After intense pressure from the United States, President Vicente Fox has asked Congress to reconsider a law it passed last week that would decriminalize the possession of small amounts of drugs as part of a larger effort to crack down on street-level dealing. In a statement issued late Wednesday, Mr. Fox said the law should be changed “to make it absolutely clear that in our country the possession of drugs and their consumption are and continue to be crimes.”
What I meant was that low-level dealers with a record and a long history of being outside the work system would need to be “rehabilitated” in the sense of retraining and reorienting into the local world of work. There would need to be a “rehabilitation” program so that they could find something else to do and could clear their records of felonies.
The violent folks I’m thinking of are cartel heads, enforcers, whatnot who have perhaps killed and maimed people in the pursuit of protecting profits. Those people are few and would need to serve time for the violent offenses. Legalization wouldn’t add to this number of course, and once those people die or have served their time, the problem posed there would largely end.
Itâ€™s another big fat one, pitched right over the plate by Chief Gil. As Klay points out and we know so well, ending alcohol Prohibition got crime out of the liquor biz and gave the country a ten year decline in violent crime.
Yes that is or should be more than obvious. The ingredients of the stew. But what is always missed is who’s eating it? Yes Gil stirs the pot, and as booze prohibition over dramatically continues to show us the violence is do to the prohibition, and the audience assumes there must have been a terrible drinking problem to warrant such measures. Even more so with Ganja… not because of its dangers. That is a pure lie from Nixon during Watergate, covering up the schedule #1 narcotic fast track classification. The competition. btw the Growers are public servants helping tokers.
Rockefeller changed a minor state by state Woman’s Temperance League rhetoric into a Nationwide Constitution changing Prohibition financing the organizers and greasing the palms of Congress with his 1937 $5 million donation influx. Not because he cared about the safety of society and kids. Because 90% of the “stills” were producing fuel for the farmers and not buying his fossil fool crude oil. Once his refineries were established it was repealed. Even old Randolph Hearst gave support to ending booze prohibition. The same yellow journalist creating the banner reefer mad headlines.
Ganja/Hemp’s thousands of products are why it’s illegal. The profits in maintaining the dysfunction are a plus, but only a subsidiary to keeping this viable versatile cheap plant off the Wallmart St Market. These are the media hobgoblin sighters and politikops breeding red herrings. Same shadow manipulators scapegoating tobacco with chemical cigarettes never mentioned, yet always copmpared to Ganja as a smoking danger.
That’s the Ganjawar.
I see in the near future a crisis approaching
The Elkhorn Manifesto
SHADOW OF THE SWASTIKA
The Emperor Wears No Clothes by Jack Herer
Nixon lied to schedule Ganja #1
“I am against Prohibition because it has set the cause of temperence back twenty years; because it has substituted an ineffective campaign of force for an effective campaign of education; because it has replaced comparatively uninjurious light wines and beers with the worst kind of hard liquor and bad liquor; because it has increased drinking not only among men but has extended drinking to women and even children.”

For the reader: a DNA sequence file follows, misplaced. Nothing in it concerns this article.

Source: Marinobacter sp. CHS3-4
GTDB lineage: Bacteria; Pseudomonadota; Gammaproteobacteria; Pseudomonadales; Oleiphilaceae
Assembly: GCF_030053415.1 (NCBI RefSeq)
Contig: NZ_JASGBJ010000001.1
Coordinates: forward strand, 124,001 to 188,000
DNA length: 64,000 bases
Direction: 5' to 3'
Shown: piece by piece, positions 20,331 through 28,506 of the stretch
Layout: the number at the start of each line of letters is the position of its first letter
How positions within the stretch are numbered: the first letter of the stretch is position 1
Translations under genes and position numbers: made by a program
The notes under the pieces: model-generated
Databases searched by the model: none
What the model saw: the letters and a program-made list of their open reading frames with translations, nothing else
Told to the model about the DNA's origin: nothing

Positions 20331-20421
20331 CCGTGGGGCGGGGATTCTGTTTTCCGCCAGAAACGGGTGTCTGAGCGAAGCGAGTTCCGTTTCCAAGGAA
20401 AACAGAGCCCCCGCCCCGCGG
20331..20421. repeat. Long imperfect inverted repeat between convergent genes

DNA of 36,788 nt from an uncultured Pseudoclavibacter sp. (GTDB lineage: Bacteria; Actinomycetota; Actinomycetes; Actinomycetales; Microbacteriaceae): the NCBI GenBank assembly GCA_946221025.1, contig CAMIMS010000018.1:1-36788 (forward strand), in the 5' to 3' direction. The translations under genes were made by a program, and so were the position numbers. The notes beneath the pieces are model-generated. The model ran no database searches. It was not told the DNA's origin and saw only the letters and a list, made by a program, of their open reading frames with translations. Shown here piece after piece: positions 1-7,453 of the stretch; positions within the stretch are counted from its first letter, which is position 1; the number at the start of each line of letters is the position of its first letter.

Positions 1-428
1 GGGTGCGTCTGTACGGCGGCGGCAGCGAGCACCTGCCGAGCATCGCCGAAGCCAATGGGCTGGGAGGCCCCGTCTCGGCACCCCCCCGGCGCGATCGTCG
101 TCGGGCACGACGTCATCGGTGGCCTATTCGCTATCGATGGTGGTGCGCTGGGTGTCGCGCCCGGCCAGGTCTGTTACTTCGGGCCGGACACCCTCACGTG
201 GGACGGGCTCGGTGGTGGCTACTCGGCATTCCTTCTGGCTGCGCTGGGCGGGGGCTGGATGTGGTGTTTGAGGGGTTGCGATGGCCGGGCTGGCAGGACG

— William Randolph Hearst,
initially a supporter of Prohibition,
explaining his change of mind in 1929.
From “Drink: A Social History of America” by Andrew Barr (1999), p.
That should be 1920 donation
In addition to Pete’s very relevant points:
Mr. Git No Vocabulary absolutely needs to analyze things:
1) in the short run and
2) in the long run
In the short run the problem he and his ilk have created and bloated out of proportions WILL cause some very bad issues with the cartels that are now dependent on the money.
In the long run legalization will remove plenty money from them and with less money it’s a much less attractive career path.
The long run analysis must also factor in the fundamental difference between “malum in se” crimes and “malum prohibitum” crimes. Clearly the latter – aka. “victimless crimes” – exerts a much greater pull on potential drug dealers.
By eliminating the actual “stepping stone” of malum prohibitum crimes any person would have to go from law abiding citizen to full-on murderer, robber and violence criminal.
That’s a huge step that will deter people from choosing crime. Today people are getting sucked in on the victimless crime, but after a time they get weaved into the really bad stuff with guns, threats, shooting, etc.
If drugs were legal, then people who use/sell them would no longer be “criminals” … what a moron.
Why would Obama appoint someone like this to any position in government? Yet another Obama failure.
I keep thinking that I’m witnessing the ‘end of days’ when it comes to the ONDCP. And Mr. Kerlikowske has been chosen (and probably knows that he has) to preside over its’ dissolution. When you think about it, it makes even less sense to maintain the office from a political point of view with purported ‘progressives’ in the ascendancy. To try to do so is to make a laughing-stock of the entire idea of ‘science-driven policy’ as promised by the Prez. For the entire issue of drug prohibition is based upon prejudice and lies, not science. Let’s see what these so-called ‘progressives’ will do when the cloud-cuckooland policy rubber hits the fiscal concrete road.
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ObfuscationalNonsense DirectedatCannabisProhibition. But poor ol’Gil is probably the last DrugCzar and knows it.I only hope he can handle the pressure.